Sunday, November 11, 2007

Psychology of Creativity

Creativity is closely linked to curiosity and exploratory behavior. It is also closely linked to sensation seeking – the desire to do new and different things. Why are people motivated to engage in creative acts? There are at least three reasons. 1) The need for novel, varied, and complex stimulation. One way to meet this need is to create or find new things that will stimulate our senses (for instance, new recipes, new art, or new cars) or challenge our intellects (for instance, new books, computers, or movies). 2) The need to communicate ideas and values. Concerned that children are dying of starvation, a photographer triggers our compassion with a picture of an emaciated child. 3) The need to solve problems. As we encounter new diseases or our business begins to fail, we search for answers that can give us hope.
Definition. A great deal of controversy surrounds the definition of creativity. Some writers have argued that creativity should be defined by problem-solving ability. By that definition, some of the world’s most famous paintings or novels might not be viewed as creative products. Other writers suggested that it is a personality trait. Such a definition suggests that some people are creative and others are not. Some writers have suggested a definition based on the production of ideas, which could exclude people who, although not good at producing ideas themselves, can recognize a creative idea or product when they encounter it.
All these various definitions offer useful ways of thinking about creativity. For our purposes, creativity is defined as the tendency to generate or recognize ideas, alternatives, or possibilities that can be useful in solving problems, communicating with others, and entertaining ourselves and others.
Creativity is often viewed as a playful activity in which we allow ourselves to reorder or recombine things in new and different ways. Researchers who have studied creativity often point out that creative people tend to act in similar ways to children. Creative people seem to have a sense of disinhibition. People who have studied creativity and documented the mental processes used in creativity have concluded that creativity is mental phenomenon that results from ordinary cognitive processes. Nonetheless, evidence demonstrates that certain intellectual and dispositional traits are inherited.
Taken together, the existing research suggests that one of the main factors in creativity is motivation, so therefore, creativity is open to anyone who is willing to develop the resources that are important for creativity to occur. Creativity is often viewed as a flow experience; it is an experience that brings joy and happiness.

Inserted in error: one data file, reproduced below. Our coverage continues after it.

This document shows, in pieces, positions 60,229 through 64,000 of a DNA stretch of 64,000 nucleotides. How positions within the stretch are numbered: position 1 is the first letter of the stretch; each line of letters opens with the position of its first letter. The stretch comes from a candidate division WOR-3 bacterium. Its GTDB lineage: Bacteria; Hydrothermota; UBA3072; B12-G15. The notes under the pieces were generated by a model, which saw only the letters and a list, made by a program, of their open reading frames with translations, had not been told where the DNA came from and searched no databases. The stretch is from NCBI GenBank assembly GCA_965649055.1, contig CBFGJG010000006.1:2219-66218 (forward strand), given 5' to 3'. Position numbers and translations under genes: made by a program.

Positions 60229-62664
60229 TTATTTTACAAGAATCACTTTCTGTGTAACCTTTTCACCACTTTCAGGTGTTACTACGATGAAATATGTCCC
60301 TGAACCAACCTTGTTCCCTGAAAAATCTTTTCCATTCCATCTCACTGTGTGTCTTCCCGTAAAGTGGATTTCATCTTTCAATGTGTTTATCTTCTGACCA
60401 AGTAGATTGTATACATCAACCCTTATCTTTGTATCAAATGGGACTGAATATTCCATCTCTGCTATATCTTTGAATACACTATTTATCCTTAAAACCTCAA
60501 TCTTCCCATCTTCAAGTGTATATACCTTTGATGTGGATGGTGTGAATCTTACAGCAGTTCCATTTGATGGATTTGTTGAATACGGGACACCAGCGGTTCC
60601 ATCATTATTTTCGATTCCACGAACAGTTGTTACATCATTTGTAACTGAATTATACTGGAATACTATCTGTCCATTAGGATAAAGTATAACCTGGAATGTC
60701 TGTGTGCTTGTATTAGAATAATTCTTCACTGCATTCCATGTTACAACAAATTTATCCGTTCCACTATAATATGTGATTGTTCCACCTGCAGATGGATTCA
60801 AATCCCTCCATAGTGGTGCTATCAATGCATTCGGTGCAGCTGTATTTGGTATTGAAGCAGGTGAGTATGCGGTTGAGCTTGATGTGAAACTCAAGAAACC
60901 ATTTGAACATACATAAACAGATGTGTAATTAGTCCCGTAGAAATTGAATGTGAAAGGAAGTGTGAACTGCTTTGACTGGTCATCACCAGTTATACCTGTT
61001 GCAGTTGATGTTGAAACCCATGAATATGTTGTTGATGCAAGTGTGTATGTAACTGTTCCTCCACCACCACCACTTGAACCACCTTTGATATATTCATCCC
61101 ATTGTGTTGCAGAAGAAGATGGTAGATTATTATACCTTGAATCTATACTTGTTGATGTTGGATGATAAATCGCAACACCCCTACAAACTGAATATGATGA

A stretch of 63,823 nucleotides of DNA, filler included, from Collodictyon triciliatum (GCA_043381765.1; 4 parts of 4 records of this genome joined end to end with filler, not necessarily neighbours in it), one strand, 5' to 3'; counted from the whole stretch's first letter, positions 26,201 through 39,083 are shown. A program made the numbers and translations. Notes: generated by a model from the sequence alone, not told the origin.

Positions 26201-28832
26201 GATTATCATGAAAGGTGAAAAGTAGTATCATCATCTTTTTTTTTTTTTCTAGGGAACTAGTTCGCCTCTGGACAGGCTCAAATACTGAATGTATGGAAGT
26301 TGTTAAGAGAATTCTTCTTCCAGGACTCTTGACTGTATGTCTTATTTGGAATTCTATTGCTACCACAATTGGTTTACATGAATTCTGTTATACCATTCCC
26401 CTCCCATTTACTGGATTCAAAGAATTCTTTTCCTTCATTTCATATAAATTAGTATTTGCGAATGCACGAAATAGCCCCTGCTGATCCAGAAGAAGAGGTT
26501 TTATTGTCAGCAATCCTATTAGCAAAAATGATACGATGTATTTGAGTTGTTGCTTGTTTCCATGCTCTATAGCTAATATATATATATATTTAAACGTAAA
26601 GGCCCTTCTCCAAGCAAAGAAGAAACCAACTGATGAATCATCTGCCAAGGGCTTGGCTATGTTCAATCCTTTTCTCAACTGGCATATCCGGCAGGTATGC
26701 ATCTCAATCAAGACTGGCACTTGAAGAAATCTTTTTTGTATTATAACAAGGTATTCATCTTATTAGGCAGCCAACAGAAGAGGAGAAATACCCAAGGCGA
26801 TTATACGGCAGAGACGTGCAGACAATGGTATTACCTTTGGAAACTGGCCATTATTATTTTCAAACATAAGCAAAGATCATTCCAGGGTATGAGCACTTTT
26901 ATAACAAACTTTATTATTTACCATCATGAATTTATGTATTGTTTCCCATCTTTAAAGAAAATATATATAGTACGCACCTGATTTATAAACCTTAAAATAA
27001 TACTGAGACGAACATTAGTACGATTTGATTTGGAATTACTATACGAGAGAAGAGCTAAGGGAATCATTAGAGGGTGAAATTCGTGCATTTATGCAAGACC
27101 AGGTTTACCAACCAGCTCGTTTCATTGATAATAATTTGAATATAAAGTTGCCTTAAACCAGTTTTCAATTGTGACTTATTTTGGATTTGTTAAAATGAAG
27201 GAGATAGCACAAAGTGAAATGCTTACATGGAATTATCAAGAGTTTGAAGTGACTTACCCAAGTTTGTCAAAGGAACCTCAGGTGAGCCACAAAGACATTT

Personality and creativity.
For some time, researchers have argued that a dispositional personality leads to greater creativity. Over the years, numerous researchers have conducted studies in an effort to identify this style. The research indicates that the creative people are disposed to be independent, nonconformist, unconventional, and even bohemian in their ways. Further, they are characterized by wide interests, greater openness to new experiences, conspicuous behavioral and cognitive flexibility, and the tendency to take more risks. Finally, one study found that in addition to being more open to experience, creative individuals, as compared with controls, were more neurotic.
Numerous researchers have suggested that many people, although potentially creative, inhibit creative behavior because it conflicts with conventional or traditional opinions. People characterized by rigidity might inhibit creativity because of their strong need for predictability. The idea that all people are potentially creative is consistent with observation that, when the right condition exist, generally uncreative people will suddenly demonstrate that they can be creative and that creativity can be increased through rewards.
Creativity involves at least five important steps: defining the problem, gathering information and knowledge, constructing images or categories, synthesizing, and withholding judgment.
Major creativity contributions tend to be made in young adulthood, whereas minor contributions tend to peak at middle age. The evidence suggests that motivation changes with age. Research on birth order indicates that later-borns are more likely to be creative than first-borns are.

"It's kind of fun to do the impossible"
Walt Disney


1 comment:

Girish Yelka said...

thats awesome ,,,
I am interaction designer from India and belong to National Institute of Design, India
Lot of our work links with understanding users psychology.
please keep posting ,
I hope to have few more discussions with you.
http://www.itsallaboutcreativity.blogspot.com/